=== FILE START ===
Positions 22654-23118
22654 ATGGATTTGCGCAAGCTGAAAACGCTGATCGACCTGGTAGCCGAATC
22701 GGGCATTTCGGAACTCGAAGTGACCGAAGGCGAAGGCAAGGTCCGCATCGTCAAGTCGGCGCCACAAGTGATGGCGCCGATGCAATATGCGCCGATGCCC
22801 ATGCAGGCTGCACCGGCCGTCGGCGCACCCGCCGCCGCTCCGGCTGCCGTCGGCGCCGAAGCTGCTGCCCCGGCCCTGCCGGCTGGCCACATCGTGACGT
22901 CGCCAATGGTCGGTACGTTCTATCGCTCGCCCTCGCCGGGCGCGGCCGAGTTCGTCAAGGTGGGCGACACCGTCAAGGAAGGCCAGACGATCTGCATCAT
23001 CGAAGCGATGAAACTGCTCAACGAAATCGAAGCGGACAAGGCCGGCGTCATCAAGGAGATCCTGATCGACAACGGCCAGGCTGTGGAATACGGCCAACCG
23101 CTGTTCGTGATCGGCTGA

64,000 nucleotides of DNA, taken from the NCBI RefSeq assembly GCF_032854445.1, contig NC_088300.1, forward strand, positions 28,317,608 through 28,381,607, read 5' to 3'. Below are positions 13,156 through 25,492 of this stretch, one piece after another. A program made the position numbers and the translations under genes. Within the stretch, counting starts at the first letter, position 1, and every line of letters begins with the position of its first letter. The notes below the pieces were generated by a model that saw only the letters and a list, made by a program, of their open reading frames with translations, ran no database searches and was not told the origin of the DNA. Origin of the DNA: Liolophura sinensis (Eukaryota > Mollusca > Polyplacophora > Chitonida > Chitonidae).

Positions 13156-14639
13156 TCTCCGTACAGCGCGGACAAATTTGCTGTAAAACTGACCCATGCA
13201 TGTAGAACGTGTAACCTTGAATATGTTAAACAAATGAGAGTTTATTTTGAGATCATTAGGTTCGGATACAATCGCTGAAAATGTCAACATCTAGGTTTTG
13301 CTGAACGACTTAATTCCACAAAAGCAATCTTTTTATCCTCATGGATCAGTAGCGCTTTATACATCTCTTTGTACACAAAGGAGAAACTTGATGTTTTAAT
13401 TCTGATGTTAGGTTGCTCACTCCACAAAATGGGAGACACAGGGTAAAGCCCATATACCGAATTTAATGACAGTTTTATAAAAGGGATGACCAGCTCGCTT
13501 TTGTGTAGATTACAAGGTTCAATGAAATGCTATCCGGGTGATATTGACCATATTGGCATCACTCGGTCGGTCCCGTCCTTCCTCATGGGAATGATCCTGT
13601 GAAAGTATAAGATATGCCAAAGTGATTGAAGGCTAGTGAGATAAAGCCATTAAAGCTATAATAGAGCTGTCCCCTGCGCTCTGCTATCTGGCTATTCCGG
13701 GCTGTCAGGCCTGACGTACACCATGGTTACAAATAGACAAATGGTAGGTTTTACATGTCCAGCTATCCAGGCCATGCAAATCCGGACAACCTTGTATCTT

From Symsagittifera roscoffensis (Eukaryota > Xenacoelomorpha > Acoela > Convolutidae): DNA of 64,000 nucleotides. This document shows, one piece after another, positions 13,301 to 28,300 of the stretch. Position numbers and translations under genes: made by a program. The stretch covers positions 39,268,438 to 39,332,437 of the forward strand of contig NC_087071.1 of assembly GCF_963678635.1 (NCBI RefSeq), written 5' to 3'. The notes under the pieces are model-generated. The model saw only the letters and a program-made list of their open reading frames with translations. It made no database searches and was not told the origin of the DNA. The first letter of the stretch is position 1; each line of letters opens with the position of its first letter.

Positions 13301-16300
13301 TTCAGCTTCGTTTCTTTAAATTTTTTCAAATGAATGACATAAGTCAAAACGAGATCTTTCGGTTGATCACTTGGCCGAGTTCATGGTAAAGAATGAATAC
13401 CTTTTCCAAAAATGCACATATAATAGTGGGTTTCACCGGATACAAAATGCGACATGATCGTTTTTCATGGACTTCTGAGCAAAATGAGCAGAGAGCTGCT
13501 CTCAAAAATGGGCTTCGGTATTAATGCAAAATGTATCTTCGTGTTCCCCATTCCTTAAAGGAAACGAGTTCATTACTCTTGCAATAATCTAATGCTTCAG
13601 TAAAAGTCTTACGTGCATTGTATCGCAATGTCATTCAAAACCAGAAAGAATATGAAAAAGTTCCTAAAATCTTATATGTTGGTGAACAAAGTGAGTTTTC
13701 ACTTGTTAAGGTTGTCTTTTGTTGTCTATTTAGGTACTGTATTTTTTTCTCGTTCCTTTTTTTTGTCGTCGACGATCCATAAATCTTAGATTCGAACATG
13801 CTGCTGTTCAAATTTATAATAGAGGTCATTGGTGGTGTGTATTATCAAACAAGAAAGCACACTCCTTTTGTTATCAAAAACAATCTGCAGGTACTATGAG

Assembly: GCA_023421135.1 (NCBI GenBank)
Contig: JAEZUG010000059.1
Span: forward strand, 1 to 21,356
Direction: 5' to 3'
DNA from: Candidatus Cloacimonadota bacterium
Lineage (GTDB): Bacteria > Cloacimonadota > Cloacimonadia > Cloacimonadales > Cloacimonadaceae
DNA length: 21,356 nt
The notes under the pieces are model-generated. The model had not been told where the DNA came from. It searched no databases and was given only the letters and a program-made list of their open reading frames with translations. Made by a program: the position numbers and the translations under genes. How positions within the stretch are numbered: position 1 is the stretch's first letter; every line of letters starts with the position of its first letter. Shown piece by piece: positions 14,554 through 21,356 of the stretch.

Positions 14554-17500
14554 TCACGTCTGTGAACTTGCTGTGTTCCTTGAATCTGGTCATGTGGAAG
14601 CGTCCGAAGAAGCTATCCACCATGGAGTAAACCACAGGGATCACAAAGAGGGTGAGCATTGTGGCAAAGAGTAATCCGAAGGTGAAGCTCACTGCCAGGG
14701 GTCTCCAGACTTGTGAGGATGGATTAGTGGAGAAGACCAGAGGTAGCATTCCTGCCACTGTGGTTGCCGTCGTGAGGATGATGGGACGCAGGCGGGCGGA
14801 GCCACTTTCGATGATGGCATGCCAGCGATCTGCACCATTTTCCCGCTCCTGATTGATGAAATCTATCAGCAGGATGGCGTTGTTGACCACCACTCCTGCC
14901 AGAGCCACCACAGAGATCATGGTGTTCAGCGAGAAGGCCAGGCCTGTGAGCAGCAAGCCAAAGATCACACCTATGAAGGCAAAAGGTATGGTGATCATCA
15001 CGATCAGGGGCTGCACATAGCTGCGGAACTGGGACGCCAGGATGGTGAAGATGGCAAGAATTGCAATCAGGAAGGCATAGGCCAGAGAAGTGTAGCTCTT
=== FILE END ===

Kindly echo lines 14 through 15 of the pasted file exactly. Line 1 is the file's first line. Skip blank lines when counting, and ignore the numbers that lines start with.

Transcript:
13501 TTGTGTAGATTACAAGGTTCAATGAAATGCTATCCGGGTGATATTGACCATATTGGCATCACTCGGTCGGTCCCGTCCTTCCTCATGGGAATGATCCTGT
13601 GAAAGTATAAGATATGCCAAAGTGATTGAAGGCTAGTGAGATAAAGCCATTAAAGCTATAATAGAGCTGTCCCCTGCGCTCTGCTATCTGGCTATTCCGG